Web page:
DAVID Ferguson is the technology geek who found himself in a backward financial industry and decided to invent a new company model.

Eight years on and his Nucleus 'wrap' platform, owned by the independent financial advisers it serves, is now in profit, has hit £7 billion of assets, and competes strongly with the £16bn platform built and owned by deep-pocketed neighbour Standard Life.

The radical changes which will give people the freedom to invest their own pension pots, the reforms to clean up and professionalise the advice industry, and the rise of platforms which provide one-stop shops for investors to see their assets, suggest the Edinburgh entrepreneur was well ahead of the game - but he knows he has to stay ahead. "My personal frustration when I was in the life industry was I just couldn't believe how the technology available was so pathetic compared to what happened in the rest of our lives," Mr Ferguson says. "Even the banks have been miles ahead - you can get an app on your phone to make inter-account transfers on your bank accounts. But look at what you can do with your 20-year savings plan you bought 15 years ago from xyz insurance company - you get a statement once a year which is probably wrong."

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He adds: "We have tried to create a culture where we think about that sort of stuff, and not rest on our laurels."

The platform launched with seven member firms in December 2006 and now has more than 400 users, 75 of them shareholders in the business. Its inflows for the first three months of 2014 totalled £514million, a 38 per cent rise on 2013. Assets being administered were up 30 per cent.

The platform is "comfortably ahead of the challenging targets" the business sets for itself, with more active users than ever choosing Nucleus, the founder says. The Budget's scrapping of restrictions on pension pots, meanwhile, has been both "extraordinarily positive and moderately negative," Mr Ferguson says. "There will be more money invested on platforms and in different asset classes, and for longer. But you might see people take the money and put it in the bank. I don't buy the 'Lamborghini' argument - if someone has got a pension fund... they are not going to spend it on a car or a holiday they can't afford."

But where will they get the "free face-to-face advice" promised by the Chancellor? "It feels like it is going to be a big ask to get anything delivered for next year," Mr Ferguson says. "There is obviously an election going on, and a lot of people are retiring next year and the following year. I can't help thinking they should have defined the solution a bit more tightly - who is going to build it for them or supply it to the market?"

Nucleus has benefited from the reforms which have turned the industry's traditional relationships on their head.

"IFAs now effectively buy funds on behalf of their clients, like institutions but on a small scale." Using platforms which will evolve to offer, as Nucleus already does, products such as life insurance, advisers will increasingly be able to offer clients a holistic financial planning service, he predicts.

"In general, IFAs are moving upmarket a little bit in terms of the average clients they are dealing with, equally we are seeing a lot of emerging innovation in how to create business models to service lower-value clients with less complex affairs. What we are seeing is a classic market in transition."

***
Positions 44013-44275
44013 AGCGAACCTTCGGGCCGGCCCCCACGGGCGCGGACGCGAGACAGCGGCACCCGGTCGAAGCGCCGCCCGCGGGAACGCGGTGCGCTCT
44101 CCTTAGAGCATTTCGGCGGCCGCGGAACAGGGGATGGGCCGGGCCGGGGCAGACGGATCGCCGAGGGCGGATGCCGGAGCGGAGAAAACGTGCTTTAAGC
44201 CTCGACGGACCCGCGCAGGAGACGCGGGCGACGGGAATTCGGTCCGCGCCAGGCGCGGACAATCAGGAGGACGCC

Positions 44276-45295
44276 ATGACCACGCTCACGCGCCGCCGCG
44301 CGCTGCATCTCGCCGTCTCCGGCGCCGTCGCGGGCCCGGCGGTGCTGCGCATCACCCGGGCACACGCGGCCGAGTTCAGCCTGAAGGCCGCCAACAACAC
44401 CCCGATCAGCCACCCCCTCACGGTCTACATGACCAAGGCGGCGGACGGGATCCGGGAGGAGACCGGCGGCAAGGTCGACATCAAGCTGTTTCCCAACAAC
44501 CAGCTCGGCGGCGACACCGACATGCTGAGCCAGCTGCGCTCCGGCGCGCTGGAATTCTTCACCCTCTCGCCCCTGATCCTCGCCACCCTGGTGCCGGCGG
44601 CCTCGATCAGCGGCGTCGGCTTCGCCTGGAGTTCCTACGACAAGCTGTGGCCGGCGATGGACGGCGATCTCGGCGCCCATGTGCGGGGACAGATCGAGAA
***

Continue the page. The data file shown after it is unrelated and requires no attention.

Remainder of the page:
It is a market which sees small entrepreneurial firms jostling with financial giants who, Mr Ferguson observes, may be more vulnerable than they look. "The margins that used to prevail particularly in the life industry and asset management sector are simply not going to be there in future," he says. Standard Life, Aegon and Legal & General (acquirer of Cofunds) "make far more money on their old business than they ever will on their platform business", Mr Ferguson says, predicting consolidation in the industry. He says Standard has been "the most progressive", while in the consumer space Hargreaves Lansdown has done extraordinarily well, but both will feel a margin squeeze going forward. Aegon, meanwhile, as a late arrival in the market, has the challenge that "there are only so many IFAs in the UK and many have made a commitment to one platform or another".

Could Nucleus be a target? "Conceivably, but at the moment we have got business growing at 30 to 35 per cent a year, which we are pretty happy with."

The founder is refreshingly down to earth in looking back.

"You go through the start-up years and you tend to romanticise how much fun it was. There were lots of fun times, but there were also incredible challenges - everybody at some time should work in a start-up business."

He goes on: "When you start to come into positive cashflow territory it puts a different slant on it. It was a pretty difficult five or six years, we are eight years old this month, 2012 was the first year we turned a small profit and we dramatically increased that (to £1.5m) last year."

Life has mellowed ever so slightly for the 44-year-old, who married French wife Monique four years ago and now has a 21-month-old daughter Nicole. "It is a much more balanced life than I had six or seven years ago, when we got the first 15 people who joined Nucleus into one room."

He goes on: "When you have a limited capital base and you are trying to get into profit, you tend to make some short-term decisions and it may not be in the long-term interests of the business. Once you are actually making money it changes the decision-making process and you start to think about things on a five- to 10-year view rather than what you can afford next week - I remember agonising over buying a paper-shredder. It changes the mindset, but hopefully we will never lose our start-up discipline in terms of getting things done and having a tight rein on costs."